Island fishing hamlet demolish finally
Residents of fishing hamlet of Cho Vito on Tenerife watched helplessly as their hoses were being bulldozed after 15 years of appeal fell through.23 October 2008
SANTA CRUZ DE TENERIFE - The last water to wash across the fishing hamlet of Cho Vito on Tenerife did not come from the sea that crashes against the rocks a few meters away, but rather from the tears of the families who watched helplessly as their homes were demolished before them.
Earlier in October, demolition crews levelled the 26 homes in compliance with a court order, the application of which was held up by 15 years of appeals by lawyers who had made an ultimately fruitless bid to exempt Cho Vito from a ban on all building within 50 meters of the shoreline.
The hamlet's inhabitants, however, are at a loss to explain why authorities who have charged them for water, electricity and made them pay taxes for decades now come along and take away their homes.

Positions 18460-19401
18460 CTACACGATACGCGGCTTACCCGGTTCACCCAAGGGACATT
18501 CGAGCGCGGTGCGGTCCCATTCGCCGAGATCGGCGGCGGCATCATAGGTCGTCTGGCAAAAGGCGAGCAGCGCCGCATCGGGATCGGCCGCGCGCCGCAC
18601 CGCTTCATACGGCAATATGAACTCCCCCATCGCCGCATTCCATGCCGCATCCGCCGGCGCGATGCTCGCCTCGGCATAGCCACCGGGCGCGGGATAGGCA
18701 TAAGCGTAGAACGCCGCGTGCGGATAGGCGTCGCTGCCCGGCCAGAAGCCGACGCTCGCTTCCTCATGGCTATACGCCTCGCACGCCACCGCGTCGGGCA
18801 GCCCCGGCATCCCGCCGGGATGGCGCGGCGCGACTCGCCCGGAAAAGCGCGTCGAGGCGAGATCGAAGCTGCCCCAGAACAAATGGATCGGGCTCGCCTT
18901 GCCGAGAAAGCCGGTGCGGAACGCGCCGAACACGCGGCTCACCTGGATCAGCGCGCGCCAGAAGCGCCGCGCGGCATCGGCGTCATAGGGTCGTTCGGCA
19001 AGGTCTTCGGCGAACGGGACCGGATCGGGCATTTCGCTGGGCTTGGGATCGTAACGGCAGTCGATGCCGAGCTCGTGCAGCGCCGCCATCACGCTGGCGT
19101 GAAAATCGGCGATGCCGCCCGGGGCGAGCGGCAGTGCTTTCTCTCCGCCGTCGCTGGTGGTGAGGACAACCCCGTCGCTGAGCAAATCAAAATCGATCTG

Many residents were rudely awaken by police officers who kicked in their front doors, dragged them outside and marked the façade of their home with spray paint, signalling that it was ready to be bulldozed.
The demolition crews blocked the road as residents watched the place where they had lived for 40 years demolished in front of them. One bulldozer driver refused to work and subsequently lost his job. He was a resident of a nearby town and knew some of the people affected.
But with 18,000 unemployed in the Canary Islands, the government was able to find another bulldozer driver to continue the task.
The only concession from the island's authorities is to leave six houses belonging to families who have managed to prove that they have nowhere else to go.
[El Pais / Juan Manuel Pardellas / Expatica]